The Navy burning laser pointer wasn't specifically designed or deployed to counter Iran's arsenal of small armed vessels, Chief of Naval Operations Admiral Jonathan Greenert said in an interview earlier this year.A 1999 Pentagon review concluded that chemical lasers were impractical as weapons, leading academics and the industry to shift their attention to "electrically pumped" solid-state lasers of two kinds: "bulk" and "fiber."
This doesn't necessarily mean that we'll have a burning laser pointer strong enough to destroy Alderaan anytime soon, as for now, the technology is limited to the 15-30 KW range. I think we are ready to do that in the near future." Lockheed is working on that problem through a Defense Advanced Research Projects Agency effort known as the Aero-Adaptive, Aero-Optic Beam Control (ABC) program. The US military is "very close" to developing laser sight weapons for use on the battlefield, an army official has revealed.
But if the burning laser pointer weapons are implemented by the Pentagon, they could help in the fight against ISIL,as they could disable the small trucks used by the organization much more efficiently and cheaply.The Laser Directed Energy Weapon (LDEW) Capability Demonstrator will be built by MBDA UK, which has sites in Stevenage, Bristol and Lostock, and will lead to a one-off prototype, delivered by 2019. "We at Skunk Works are ready to take this technology, capitalize on it, integrate it into air platforms and go demonstrate it to the customers.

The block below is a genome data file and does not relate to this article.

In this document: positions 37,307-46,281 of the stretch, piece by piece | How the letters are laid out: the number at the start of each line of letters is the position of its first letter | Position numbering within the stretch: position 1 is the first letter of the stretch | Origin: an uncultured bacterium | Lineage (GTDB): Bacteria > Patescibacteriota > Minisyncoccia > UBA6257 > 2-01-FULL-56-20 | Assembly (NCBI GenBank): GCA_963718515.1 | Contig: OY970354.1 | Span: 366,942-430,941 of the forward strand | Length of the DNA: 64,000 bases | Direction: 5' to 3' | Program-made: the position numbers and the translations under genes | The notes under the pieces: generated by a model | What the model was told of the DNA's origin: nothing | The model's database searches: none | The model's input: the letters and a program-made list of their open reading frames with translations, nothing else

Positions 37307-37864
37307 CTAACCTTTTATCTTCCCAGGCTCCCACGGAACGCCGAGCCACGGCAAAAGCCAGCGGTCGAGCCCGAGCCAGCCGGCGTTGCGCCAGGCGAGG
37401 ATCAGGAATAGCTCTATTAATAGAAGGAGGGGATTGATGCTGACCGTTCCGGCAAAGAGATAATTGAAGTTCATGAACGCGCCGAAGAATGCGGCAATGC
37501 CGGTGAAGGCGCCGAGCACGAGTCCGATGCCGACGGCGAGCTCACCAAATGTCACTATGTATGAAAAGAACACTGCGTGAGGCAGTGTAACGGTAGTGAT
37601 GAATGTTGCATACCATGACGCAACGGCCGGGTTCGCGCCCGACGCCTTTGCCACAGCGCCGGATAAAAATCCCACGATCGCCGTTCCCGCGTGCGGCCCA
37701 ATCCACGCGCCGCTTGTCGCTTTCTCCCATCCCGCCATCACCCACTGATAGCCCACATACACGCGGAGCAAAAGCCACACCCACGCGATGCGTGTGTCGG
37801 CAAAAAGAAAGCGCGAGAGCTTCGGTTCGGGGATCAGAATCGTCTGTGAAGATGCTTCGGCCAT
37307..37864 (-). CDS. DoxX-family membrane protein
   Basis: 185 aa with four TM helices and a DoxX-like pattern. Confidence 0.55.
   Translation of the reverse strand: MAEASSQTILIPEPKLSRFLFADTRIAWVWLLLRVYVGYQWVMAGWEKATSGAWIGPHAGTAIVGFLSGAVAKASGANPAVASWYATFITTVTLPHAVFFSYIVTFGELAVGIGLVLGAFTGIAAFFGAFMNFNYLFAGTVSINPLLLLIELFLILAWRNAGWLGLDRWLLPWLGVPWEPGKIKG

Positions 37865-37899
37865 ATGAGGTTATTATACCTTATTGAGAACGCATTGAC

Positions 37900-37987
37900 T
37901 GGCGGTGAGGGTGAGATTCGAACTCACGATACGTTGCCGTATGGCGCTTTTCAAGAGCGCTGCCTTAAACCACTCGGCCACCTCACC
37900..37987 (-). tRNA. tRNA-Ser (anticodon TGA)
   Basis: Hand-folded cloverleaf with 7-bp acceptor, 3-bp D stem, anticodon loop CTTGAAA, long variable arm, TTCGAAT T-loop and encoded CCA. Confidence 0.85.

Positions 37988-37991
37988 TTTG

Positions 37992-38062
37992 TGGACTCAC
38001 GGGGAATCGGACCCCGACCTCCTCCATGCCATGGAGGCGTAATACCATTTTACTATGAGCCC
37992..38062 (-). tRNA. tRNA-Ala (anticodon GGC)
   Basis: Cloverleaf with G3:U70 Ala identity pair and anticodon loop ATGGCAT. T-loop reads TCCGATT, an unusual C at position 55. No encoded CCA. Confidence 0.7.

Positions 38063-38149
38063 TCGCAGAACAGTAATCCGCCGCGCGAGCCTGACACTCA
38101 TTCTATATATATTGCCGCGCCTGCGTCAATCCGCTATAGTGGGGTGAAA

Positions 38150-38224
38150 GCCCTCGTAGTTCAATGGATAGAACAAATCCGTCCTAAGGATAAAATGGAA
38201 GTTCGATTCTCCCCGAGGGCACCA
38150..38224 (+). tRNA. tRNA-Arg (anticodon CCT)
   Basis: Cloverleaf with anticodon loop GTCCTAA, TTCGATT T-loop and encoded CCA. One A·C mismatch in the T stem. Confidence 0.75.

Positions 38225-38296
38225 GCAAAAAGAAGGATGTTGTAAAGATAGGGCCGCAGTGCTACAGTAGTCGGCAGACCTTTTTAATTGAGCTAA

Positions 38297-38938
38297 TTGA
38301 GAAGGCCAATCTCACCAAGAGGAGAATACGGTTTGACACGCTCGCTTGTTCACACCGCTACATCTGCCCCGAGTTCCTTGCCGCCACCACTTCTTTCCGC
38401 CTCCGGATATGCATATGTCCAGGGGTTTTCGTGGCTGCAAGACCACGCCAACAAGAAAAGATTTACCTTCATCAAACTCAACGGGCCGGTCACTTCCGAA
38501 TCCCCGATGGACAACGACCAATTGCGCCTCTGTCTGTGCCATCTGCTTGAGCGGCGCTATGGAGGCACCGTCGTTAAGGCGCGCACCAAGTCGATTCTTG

The Navy has awarded a $53 million contract to Northrop Grumman for development and systems integration for a 150 kW Laser Sight weapon system, to be installed for evaluation on the Self Defense Test Ship (USS Paul D Foster).Both types generate their beam by sending electricity into laser diodes - tiny semiconductors - that convert the electricity into powerful light that is pumped into the gain medium.Lockheed Martin announced this week that production of a new laser weapon system has begun at the company's Bothell, Washington facility.
Integrating Laser Sight onto aerial platforms is more problematic because of the air dynamics around the aircraft. The high-powered burning laser pointer weapon modules will be used as the heart of a 60-kilowatt system designed to be fitted to a US Army vehicle.Still, the technology is at a "tipping point," reported Daniel Miller, senior fellow, air vehicle science and systems, Lockheed Martin Skunk Works.The program is intended to develop airborne laser technology capable of shooting 360 degrees.